Friday, 28 April 2017

Elvis Tribute: One of an Ongoing Series

Dissing Elvis tribute discs is a bit like shooting fish in a barrel, but this morning I have a taste for pollocks, and there’s something decidedly fishy about today’s terrible tribute. As we mark the 40th anniversary of the King's passing this year be prepared for more of these howlers.

Welcome Home Elvis was co-written, recorded and released in 1977 (the year of the King’s demise) by Billy Joe Burnette. Burnette was co-author of the mid-1970s country music smash hit Teddy Bear, featured on this very blog many moons ago. Named after the TV special hosted by Frank Sinatra in 1960 to re-introduce Elvis to the public after his stint in the army, Welcome Home Elvis was featured on the album of the same name, stuffed with other tribute songs, a re-recording of the Elvis hit Peace in the Valley (which also provides the basis for this song) and featuring Elvis’s drummer, D.J. Fontana, on the title track. According to the album’s sleeve notes, Fontana reckoned that ‘this is it! This is the tribute to Elvis that I want to hear in my heart.’ Sadly the rest of us had to listen with our ears, as Billy narrates the story of ‘El’, his dead brother and his dirt-poor family whilst affecting a poor Elvis impersonation.

Burnette was born (as Billy Barnette) in Richmond, North Carolina and given up for adoption. He learned to sing and play guitar, and co-wrote a song, Stomp, Shake and Twist, which managed to get some radio play. He came to national attention in 1961, when he recorded his song Marlene for Parkway Records. Dick Clark featured the disc on American Bandstand, and he headed for Hollywood, where he met up with rockabilly singers Johnny and Dorsey Burnette, who befriended him and gave him his stage name, Billy Joe Burnette. After recording a few soul-influenced sides for Gold Standard records, including the rather good Lust For Life, he established his own label, the B.J.B. Record Company of Hollywood, signing the singers Jody Vac, Jo Ann Martin and Donna Thomas, who released the 45 If You’d been Born a Woman.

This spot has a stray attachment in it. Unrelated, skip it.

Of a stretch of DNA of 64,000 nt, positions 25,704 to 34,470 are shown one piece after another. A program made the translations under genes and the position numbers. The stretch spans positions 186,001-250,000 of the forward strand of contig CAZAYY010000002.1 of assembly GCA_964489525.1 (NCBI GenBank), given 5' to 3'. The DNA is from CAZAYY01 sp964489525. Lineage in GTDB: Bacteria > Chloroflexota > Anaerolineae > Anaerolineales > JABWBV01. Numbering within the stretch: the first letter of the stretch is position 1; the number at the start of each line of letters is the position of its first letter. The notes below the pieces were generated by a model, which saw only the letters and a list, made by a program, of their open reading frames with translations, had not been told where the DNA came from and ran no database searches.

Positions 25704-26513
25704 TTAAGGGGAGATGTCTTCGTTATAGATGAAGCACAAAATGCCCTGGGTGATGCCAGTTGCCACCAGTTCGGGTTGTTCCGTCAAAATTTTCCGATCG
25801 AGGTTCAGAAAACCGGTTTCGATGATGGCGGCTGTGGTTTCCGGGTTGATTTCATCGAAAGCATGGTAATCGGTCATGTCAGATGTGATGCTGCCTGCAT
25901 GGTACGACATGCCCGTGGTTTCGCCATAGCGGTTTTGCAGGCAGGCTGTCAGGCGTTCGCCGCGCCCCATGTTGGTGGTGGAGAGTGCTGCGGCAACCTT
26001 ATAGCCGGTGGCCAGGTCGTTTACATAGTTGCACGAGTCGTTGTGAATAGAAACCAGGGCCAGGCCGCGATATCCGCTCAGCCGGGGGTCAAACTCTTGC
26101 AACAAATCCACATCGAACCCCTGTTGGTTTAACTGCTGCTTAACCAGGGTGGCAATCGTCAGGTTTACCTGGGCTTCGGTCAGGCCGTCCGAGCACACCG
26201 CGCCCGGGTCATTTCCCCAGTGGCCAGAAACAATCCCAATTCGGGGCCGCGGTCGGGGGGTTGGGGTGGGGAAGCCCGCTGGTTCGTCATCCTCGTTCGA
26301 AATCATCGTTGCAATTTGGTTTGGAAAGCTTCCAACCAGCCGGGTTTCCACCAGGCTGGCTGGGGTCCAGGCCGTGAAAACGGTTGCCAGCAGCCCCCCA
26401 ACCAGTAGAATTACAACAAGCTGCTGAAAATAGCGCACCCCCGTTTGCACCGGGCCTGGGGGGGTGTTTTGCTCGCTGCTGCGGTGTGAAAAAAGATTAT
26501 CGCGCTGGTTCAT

By the mid 1970s, Burnette was in Nashville, leaving pop and soul behind in favour of country and in 1976 Red Sovine’s single Teddy Bear came out, a tearjerker about truckers, CB radios and a little paralyzed boy. Burnette received a BMI Award for songwriting and was nominated for a Grammy and a Country Music Association award. The following year, with Elvis barely cold in the ground, he released the dreadful Welcome Home Elvis. He also recorded the ‘comedy’ song Blow Smoke on a Kangaroo and scored a minor hit in 1990 with another spoken word disc, Three Flags.

Happily, the B-side to Welcome Home Elvis is almost as awful. I Haven’t Seen Mama in Years is the tale of a man imprisoned for something he did not do (of course) who cannot understand why his dear Mama has not bothered to come visit. It’s only when he gets out – and we get close to the end of the disc – that we discover the reason, and it’s a wonderfully sick twist to this tale of woe.

Sadly Billy Joe passed away in Florida on December 29 last year. The 76 year-old suffered a massive heart attack as he was putting items in his car for a move back to Nashville. The singer, songwriter and producer had planned to restart his career, had just sold his home near Daytona Beach, and was looking forward to getting back to work.

Enjoy!

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